Railroad Victim Groups Unite, Stark Family Others Seek Safer Crossings


November 21, 1999

By: Lori Monsewicz and Dave Sereno-Repository staff writers

JACKSON TWP. - The families came from as far away as Kansas, Virginia, and New York.

They share one thing: The tragedy of a deadly car-train crash.

Although many have turned their experience into a personal crusade for rail safety, they hope to bolster their message by working together.

On Saturday, the 30 people gathered at the Holiday Inn created the National Coalition for Rail Safety, with an eye toward making the roads safer for all U.S. drivers.

"We are organizing because (railroad safety) is a national problem, and we don't feel that anyone is paying attention to the fact that people are being killed every 90 minutes at railroad crossings," said Vicky Moore of Canal Fulton.

Mrs. Moore has immersed herself in the rail industry since her son was killed in a 1995 car-train collision.

She and her husband, Dennis, formed Angels on Track, which is devoted to getting flashing lights and gates installed at dangerous crossings throughout Ohio.

A $5.4 million jury award allows them to assist counties that need money for improvements.

Too often these crashes are blamed solely on the vehicle drivers, Mrs. Moore said.

"We don't call these accidents. These are collisions that could be prevented had there been active warning devices at these crossings," she said.

The Moores soon discovered others leading safety crusades across the country. They came up with the idea of unifying.

Some of those gathered Saturday had formed their own organizations to crusade for getting flashing lights and gates at railroad crossings where their own family members have died. Others were parents just seeking emotional support.

The tables where participants sat were topped with tissue boxes.

"We know it was going to be really emotional, and we're here to support each other," Mrs. Moore said.

But sadness wasn't the only emotion.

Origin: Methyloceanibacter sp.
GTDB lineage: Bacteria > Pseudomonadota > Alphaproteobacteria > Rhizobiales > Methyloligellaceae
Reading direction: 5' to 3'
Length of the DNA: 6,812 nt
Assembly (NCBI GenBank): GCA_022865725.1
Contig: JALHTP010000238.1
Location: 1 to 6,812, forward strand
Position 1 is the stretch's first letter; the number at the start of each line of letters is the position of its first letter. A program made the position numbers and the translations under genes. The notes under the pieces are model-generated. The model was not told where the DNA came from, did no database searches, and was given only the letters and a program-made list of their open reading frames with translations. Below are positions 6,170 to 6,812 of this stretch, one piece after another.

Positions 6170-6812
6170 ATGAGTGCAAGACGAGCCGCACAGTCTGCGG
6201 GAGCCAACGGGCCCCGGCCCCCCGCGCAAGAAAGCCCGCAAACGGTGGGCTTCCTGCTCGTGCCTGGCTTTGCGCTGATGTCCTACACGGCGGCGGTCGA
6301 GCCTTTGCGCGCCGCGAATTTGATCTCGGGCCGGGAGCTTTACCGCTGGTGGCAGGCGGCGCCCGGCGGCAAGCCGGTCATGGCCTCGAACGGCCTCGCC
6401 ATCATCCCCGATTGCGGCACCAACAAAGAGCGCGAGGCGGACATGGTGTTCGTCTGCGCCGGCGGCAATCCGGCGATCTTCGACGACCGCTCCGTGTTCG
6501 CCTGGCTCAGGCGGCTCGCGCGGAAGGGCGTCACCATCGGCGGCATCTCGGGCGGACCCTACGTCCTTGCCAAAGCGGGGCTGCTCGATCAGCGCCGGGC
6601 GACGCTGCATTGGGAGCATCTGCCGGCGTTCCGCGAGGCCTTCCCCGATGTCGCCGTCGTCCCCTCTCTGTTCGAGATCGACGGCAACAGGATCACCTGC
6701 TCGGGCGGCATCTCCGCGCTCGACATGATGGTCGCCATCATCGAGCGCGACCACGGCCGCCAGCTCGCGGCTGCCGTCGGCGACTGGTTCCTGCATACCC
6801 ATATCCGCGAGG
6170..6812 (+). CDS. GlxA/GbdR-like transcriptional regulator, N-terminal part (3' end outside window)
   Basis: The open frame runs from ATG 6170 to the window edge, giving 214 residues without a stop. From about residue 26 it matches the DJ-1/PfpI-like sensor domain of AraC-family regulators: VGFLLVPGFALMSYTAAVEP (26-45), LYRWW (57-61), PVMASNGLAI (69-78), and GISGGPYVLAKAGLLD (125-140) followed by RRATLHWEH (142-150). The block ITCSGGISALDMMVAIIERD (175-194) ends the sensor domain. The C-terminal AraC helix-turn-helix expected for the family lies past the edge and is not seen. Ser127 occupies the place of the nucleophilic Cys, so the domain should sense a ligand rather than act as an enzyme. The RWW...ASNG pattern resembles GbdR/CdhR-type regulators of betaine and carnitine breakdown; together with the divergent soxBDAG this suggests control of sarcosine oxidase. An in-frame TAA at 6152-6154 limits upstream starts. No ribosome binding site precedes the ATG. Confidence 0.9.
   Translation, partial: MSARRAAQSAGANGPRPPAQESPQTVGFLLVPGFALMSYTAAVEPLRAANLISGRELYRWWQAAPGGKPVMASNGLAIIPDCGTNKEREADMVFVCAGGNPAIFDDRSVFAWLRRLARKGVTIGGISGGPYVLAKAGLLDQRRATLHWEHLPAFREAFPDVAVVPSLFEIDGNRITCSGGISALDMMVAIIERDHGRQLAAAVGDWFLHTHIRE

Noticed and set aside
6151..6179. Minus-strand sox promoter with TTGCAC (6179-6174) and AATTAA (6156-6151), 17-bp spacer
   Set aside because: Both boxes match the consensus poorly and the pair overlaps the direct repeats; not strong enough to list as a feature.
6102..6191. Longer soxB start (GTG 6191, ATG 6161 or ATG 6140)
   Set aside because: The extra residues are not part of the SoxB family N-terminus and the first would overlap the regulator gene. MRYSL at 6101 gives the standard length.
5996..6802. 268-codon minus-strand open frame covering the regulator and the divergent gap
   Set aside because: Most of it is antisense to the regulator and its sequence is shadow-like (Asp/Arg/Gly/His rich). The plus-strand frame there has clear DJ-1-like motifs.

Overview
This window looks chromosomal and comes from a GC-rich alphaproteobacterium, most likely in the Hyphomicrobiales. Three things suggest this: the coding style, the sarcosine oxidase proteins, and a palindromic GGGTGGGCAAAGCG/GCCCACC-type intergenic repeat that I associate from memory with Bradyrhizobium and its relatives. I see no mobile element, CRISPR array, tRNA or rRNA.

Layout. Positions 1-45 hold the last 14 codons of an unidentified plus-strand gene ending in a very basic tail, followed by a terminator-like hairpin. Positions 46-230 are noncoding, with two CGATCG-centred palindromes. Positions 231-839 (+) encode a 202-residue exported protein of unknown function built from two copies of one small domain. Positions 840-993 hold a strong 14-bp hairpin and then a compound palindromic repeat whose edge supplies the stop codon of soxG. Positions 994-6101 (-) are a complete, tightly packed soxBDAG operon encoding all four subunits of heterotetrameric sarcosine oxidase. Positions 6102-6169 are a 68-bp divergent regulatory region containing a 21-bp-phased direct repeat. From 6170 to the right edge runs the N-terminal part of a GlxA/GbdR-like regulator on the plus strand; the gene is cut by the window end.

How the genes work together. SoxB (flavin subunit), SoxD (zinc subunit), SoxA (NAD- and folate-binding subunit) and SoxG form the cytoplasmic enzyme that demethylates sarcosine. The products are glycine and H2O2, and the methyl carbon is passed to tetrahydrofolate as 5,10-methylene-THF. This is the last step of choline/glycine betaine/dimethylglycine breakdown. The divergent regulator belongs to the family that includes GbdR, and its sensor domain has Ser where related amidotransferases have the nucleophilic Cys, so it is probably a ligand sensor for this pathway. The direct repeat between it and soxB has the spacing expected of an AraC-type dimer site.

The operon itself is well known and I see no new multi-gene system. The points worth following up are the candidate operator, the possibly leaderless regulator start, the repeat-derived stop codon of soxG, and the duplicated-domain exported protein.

Many involved are frustrated with the rail industry and the officials who govern it.

Not enough is being done to improve safety, they say.

"You know that you're not in this alone, but at the same time, it makes us angry because (railroad safety) is not a priority until someone is killed, " Mrs. Moore said.

Tom O'Leary, exectuve directory of the Ohio Rail Development commission, disputes the motion that the state is slow to make improvements and shuns technological advancements.

In recent years, the time it takes to get safety lights and gates installed has been cut in half, he said.

Any new safety device must get federal approval, an extremely slow process, he said.

The commission has set aside $5 million, one-third of its budget, for improvement projects identified by local task forces.

"We're not stick-in-the-mud lackeys who sit in the lap of railroads and just do what they tell us," O'Leary said.

The Moores' 16-year-old son, Ryan, was one of three teens killed when a train struck the car Ryan's older brother was driving at Deerfield Avenue NW in Lawrence Township.

Also killed in the 1995 crash were Joshua White, 17, and Alyson Ley, 16, of Clinton.

White's family joined the Moores to sue rail operator Conrail, saying the crash could have been prevented if flashing lights and gates had been installed at the bottom of a steep hill where Conrail's tracks cross Deerfield.

The Moores used their share of the $7 million jury award to form their nonprofit foundation.

A number of counties across Ohio have begun working with Angels on Track to get matching funds for safety improvements.

To earn grant money, a county first must form a rail taskforce. The group then must study and prioritize crossings it wants to improve.

Wayne County, one of the first to work with Angels, is set to receive $62,000 soon. Delaware County recently applied for $40,000.

In the meantime, Mrs. Moore hopes Saturday's inaugural conference can lead to a larger gathering in 2000.


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